Garments wholesalers rip into GST

State-level wholesale garments dealers under Jharkhand Thok Vastra Vikreta Sangh took out a torch rally on Friday evening in Upper Bazaar to start its six-day-long protest against Goods and Services Tax (GST), set for a nationwide debut from July 1, which would introduce a 5 per cent tax slab on the textile sector.

By OUR SPECIAL CORRESPONDENT
  • Published 10.06.17
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Secretary-cum-commissioner of commercial tax KK Khandelwal inaugurates a GST awareness session at Chamber Bhavan in Jamshedpur on Friday, a day garments wholesalers protested against the tax slab with a memo to Prime Minister Narendra Modi via the DC. (Animesh Sengupta)

State-level wholesale garments dealers under Jharkhand Thok Vastra Vikreta Sangh took out a torch rally on Friday evening in Upper Bazaar to start its six-day-long protest against Goods and Services Tax (GST), set for a nationwide debut from July 1, which would introduce a 5 per cent tax slab on the textile sector.

The Jharkhand government has already asked traders covered under GST in the state to enroll on the centralised GST portal between June 1 and 15. But the garments' trading outfit claimed the new tax would kill the garments industry.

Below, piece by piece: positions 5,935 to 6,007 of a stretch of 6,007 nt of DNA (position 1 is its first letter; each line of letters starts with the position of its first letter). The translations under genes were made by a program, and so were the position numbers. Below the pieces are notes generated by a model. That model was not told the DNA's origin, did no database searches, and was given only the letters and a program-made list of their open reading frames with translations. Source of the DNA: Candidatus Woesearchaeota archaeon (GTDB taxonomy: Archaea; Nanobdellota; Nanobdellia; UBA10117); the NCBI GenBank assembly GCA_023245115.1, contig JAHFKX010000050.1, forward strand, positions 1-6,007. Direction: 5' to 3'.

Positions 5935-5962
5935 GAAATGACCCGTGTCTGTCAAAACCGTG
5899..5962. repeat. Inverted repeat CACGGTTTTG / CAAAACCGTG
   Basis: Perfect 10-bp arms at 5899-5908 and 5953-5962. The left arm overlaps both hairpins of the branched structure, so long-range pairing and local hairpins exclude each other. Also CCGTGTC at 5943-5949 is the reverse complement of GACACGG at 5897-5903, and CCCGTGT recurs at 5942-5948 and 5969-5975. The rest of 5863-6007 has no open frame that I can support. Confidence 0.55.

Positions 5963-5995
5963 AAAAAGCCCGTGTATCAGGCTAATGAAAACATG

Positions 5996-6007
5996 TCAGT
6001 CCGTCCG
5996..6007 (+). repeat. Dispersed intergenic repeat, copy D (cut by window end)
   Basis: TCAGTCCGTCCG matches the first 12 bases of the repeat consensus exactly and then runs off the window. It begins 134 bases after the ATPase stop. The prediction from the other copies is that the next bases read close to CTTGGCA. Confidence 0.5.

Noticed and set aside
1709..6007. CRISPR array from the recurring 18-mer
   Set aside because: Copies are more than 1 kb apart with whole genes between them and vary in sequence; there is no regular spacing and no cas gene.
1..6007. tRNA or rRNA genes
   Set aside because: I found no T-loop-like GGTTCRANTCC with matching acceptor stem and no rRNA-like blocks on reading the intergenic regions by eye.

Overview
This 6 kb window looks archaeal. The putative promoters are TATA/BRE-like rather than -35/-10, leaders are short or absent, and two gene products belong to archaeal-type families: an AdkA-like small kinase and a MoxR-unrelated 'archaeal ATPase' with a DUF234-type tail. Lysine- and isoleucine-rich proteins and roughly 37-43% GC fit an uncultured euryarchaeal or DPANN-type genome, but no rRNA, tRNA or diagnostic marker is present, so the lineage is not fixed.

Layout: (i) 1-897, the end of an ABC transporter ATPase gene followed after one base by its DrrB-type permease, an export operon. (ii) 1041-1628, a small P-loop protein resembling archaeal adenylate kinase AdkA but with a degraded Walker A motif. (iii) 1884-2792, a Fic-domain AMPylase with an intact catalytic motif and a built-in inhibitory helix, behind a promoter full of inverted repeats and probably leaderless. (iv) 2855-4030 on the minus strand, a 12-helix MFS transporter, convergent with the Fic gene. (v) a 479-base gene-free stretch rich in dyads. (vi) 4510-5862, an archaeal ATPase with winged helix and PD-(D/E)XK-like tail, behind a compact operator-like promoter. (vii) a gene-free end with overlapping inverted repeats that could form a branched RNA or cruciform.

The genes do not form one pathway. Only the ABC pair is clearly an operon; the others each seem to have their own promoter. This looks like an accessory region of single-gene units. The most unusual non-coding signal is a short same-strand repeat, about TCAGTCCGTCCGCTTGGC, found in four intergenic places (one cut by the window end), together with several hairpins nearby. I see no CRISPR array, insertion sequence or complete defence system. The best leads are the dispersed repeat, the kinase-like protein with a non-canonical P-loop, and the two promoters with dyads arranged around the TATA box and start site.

President of Jharkhand Thok Vastra Vikreta Sangh Pravin Lohia said their business had been tax-free since Independence and should remain so.

Around 1,000 wholesale garments dealers and 40,000 retailers exist in Jharkhand with over 2 lakh families dependent on their income.

Outfit president Lohia explained their protest agenda till June 15.

On Saturday, the outfit will stage a protest outside Raj Bhavan and on June 11 outside Mahatma Gandhi statue in Morabadi. On June 12, traders will sell tea as protest to mock Modi-chaiwala. On June 13, a nukkad natak depicting side-effects of GST will be staged in Upper Bazar, followed by a rally on Morabadi grounds on June14. On June 15, all retail and wholesale garment dealers will go on a daylong strike.

Explaining why GST wasn't good for the garments industry at the moment, he said: "Once the new rule comes into force, taxes will be charged both where the garment is prepared and where it is sold. Plus, we also pay 10 per cent excise duty on yarns."

Lohia pointed out other hassles too.

"For example, I have a 400sqft shop which is too small to store my stock. So, I store my stock in a godown. Post-GST, even if I were to bring my stock from the godown, I will have to first generate an e-challan or permit online without which transporting my goods is illegal. So, anyone can intercept my vehicle coming from my godown to my shop if there's no permit, and call me a tax thief," he added.

But why is generating e-challan difficult?

Citing poor and inconsistent internet connectivity in cities, Lohia pointed out the situation was far worse in rural areas.

"We all know the scenario. This apart, one will have to employ dedicate manpower to generate challans," he said.

He added if the Centre wanted to introduce GST, it should have given them time. "You can't suddenly wake up one day and say let's have GST. That's what the Union government is doing," he said.